Even one of the greatest success stories, the Apollo moon landings, was achieved only by turning the money spigot on full, and managed to kill a crew of astronauts along the way.

    Fortunately, there are scads of entrepeurs all over the country perfecting approaches to renewable energy.
    Petroleum is a rough patch we've got to get through.  The future, however, is looking mighty sunny.  A bit windy, too.

    Free speech? Yeah, I've heard of that. Have you?

    by dinotrac on Thu Jul 31, 2008 at 05:31:04 AM PDT

  •  Two possible scenarios NO ADDITIONAL OIL (2+ / 0-)
    Recommended by:
    Crashing Vor, gildareed

    Legislation prepared that enables the companies to reclassify and restate their actual holdings (and improve their worth/stock prices) is at the core of the present flurry of updating the oil law and statements on reserves.

    As you pointed out, the vast majority of oil profits have been dumped back into buybacks and dividends (making lots of money) rather than any serious effort of increasing the fosssil fuel supply or preparing the next generation of alternatives.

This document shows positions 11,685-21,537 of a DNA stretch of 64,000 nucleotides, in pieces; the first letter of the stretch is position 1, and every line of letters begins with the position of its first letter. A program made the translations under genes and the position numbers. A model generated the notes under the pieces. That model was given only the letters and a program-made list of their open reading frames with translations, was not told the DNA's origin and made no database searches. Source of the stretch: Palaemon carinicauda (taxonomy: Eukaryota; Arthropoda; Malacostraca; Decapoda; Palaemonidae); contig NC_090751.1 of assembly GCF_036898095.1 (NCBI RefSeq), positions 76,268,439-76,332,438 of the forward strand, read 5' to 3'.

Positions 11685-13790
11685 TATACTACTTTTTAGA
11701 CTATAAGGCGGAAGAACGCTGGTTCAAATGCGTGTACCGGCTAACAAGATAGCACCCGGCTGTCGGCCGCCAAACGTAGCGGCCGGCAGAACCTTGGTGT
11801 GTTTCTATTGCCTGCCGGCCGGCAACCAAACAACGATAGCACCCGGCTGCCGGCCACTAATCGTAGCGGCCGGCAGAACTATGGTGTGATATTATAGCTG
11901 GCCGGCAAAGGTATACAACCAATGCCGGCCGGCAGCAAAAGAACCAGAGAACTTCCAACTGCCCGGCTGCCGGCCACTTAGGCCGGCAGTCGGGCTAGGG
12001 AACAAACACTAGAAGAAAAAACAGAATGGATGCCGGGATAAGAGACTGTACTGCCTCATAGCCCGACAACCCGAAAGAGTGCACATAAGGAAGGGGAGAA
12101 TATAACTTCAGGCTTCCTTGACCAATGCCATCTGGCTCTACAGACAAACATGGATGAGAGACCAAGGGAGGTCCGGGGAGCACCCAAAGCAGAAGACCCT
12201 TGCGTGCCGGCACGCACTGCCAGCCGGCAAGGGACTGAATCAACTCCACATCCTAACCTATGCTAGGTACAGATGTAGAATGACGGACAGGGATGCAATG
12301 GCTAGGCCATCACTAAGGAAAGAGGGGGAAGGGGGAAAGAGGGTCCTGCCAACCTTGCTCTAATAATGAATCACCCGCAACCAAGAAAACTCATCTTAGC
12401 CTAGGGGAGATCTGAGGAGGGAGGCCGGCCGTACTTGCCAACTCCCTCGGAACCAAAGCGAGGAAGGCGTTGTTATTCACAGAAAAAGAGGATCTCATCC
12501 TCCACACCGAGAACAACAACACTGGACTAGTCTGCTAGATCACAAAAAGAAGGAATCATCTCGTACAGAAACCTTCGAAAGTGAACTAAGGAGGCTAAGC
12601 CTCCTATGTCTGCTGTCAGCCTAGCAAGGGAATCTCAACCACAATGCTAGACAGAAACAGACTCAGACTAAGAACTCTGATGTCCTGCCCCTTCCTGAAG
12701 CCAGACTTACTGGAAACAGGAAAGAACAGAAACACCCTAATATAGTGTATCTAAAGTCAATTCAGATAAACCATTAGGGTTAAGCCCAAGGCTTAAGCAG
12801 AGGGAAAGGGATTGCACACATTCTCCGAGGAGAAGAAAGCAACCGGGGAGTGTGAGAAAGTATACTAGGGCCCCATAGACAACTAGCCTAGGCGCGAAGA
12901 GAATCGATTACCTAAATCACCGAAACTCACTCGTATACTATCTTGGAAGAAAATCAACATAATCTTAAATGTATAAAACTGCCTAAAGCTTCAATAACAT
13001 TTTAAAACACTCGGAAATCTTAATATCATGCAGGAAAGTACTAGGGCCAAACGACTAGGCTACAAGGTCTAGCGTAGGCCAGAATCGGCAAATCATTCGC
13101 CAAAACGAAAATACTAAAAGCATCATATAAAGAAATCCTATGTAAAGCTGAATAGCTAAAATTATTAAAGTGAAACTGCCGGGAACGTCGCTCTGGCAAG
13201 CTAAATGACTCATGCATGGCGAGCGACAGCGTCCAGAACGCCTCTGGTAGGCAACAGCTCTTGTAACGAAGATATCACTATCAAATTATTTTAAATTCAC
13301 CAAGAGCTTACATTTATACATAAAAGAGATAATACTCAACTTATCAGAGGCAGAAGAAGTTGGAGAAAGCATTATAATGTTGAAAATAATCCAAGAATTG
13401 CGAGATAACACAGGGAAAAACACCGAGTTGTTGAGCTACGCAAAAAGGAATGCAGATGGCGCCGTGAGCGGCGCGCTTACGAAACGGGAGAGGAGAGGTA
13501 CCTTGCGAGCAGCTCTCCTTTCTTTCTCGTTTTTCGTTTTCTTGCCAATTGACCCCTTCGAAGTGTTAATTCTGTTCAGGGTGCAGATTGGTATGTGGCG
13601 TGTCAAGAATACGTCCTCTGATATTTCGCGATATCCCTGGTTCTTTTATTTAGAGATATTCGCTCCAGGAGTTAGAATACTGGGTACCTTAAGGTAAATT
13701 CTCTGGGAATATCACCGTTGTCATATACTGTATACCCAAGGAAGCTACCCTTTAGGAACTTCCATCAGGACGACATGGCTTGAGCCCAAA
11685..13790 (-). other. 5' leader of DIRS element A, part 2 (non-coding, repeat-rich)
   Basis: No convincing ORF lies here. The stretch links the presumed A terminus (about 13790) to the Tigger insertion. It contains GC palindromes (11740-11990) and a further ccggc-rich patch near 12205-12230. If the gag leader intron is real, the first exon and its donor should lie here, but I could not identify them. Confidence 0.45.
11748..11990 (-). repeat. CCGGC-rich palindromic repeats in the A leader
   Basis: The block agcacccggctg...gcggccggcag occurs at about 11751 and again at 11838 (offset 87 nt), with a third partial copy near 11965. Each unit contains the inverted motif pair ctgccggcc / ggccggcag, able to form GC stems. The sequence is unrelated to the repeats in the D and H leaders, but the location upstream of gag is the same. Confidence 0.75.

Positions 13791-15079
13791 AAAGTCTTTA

Since (even before)1993 the trend has been hold prices firm and extract the maximum, even if that means reduced finds and avoiding investing in rigs, other ways of producing oil hydrocarbons except drilling.

     The oil business has been a mature,monopoly driven cartel business since 1929 and the division of US and world markets into sectors controlled by the largest companies at that time  (Achevarry, Scotland agreement).

    BP the "beyond petroluem company" that admits it is necessary to plan for the next big thing in energy spent 8 billion on alternatives and it was the biggest  presence.  None of the others cares a fig about denting their profit engines by putting competition to oil out there. Their response is minimal and PR fluff. That 8 billion is a "drop in the bucket" of the trillion dollar a year business.

    Until they are forced to. By politics or an uprising.

    The additional windfall in leasesthe oil lobbyists thru their Republican shills/bribed politicians are screaming for will enable the VALUE of the companies to go up, and possibly,if there is a find or two of some size, for them to withdraw and shut in wells that are producing now in favor of cheaper to produce (their costs) in the new areas. No added supply to the markets.